Thursday, October 24, 2013

Fukujinzuke

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One of my favorite Japanese pickles is fukujinzuke.  Its salty, sweet, crunchiness brings back good memories of eating ochazuke with my mom.  It is often served alongside Japanese curry, can be a filling for onigiris and is a perfect accompaniment to a bowl of Japanese rice.  It takes four days to make, but is well worth the effort.

Ingredients:
5 c. chopped daikon
4 c. chopped cucumbers
1 c. chopped carrots
5-6 shiso leaves, finely chopped
1 T finely chopped ginger
1/2 cup salt

Sauce:
1-1/2 c. soy sauce
2 c. sugar
3 T white vinegar

Combine vegetables, ginger and salt in a large bowl, and refrigerate overnight.  Next day, rinse the vegetables thoroughly with water and drain.  Bring the sauce ingredients to a boil for 1-2 minutes, and pour over the vegetables.  Leave overnight in the refrigerator in a covered container.  Next day, drain the liquid, boil the sauce again, and pour over vegetables.  Repeat this process one more day.  Put fukujinzuke in small covered jars and refrigerate (I used six, 8 oz. canning jars).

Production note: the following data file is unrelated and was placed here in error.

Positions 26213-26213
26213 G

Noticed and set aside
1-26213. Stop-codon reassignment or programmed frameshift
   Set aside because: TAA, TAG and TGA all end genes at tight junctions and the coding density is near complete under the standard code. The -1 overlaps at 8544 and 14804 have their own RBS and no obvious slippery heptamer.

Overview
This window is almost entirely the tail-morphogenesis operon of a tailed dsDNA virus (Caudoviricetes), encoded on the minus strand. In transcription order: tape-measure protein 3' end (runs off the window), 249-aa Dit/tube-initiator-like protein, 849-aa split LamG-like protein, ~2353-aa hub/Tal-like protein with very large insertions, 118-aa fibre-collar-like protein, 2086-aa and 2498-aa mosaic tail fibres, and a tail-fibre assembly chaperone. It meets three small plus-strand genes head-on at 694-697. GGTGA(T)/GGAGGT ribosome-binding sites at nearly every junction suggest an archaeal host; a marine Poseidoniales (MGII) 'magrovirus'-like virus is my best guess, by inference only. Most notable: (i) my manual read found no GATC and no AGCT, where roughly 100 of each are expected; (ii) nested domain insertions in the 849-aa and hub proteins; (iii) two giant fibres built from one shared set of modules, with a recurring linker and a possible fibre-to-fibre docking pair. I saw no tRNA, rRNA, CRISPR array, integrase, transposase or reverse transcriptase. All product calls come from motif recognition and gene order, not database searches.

2 comments:

Ruth Mano said...

Very tasty and interesting to find this recipe. I am third Generation Japanese/American and I thought only my Issei Grandmother made fujujintsuke. She used Japanese Eggplant(nasu), daikon and cucumber, plus added red peppers for a little extra kick. She also pressed the salted veggies in a vegetable press for 2-4 days before rinsing and cooking the sauce. I will try your recipe next year, thanks for sharing it! Ruth Mano

Ruth Mano said...

Very tasty and interesting to find this recipe. I am third Generation Japanese/American and I thought only my Issei Grandmother made fujujintsuke. She used Japanese Eggplant(nasu), daikon and cucumber, plus added red peppers for a little extra kick. She also pressed the salted veggies in a vegetable press for 2-4 days before rinsing and cooking the sauce. I will try your recipe next year, thanks for sharing it! Ruth Mano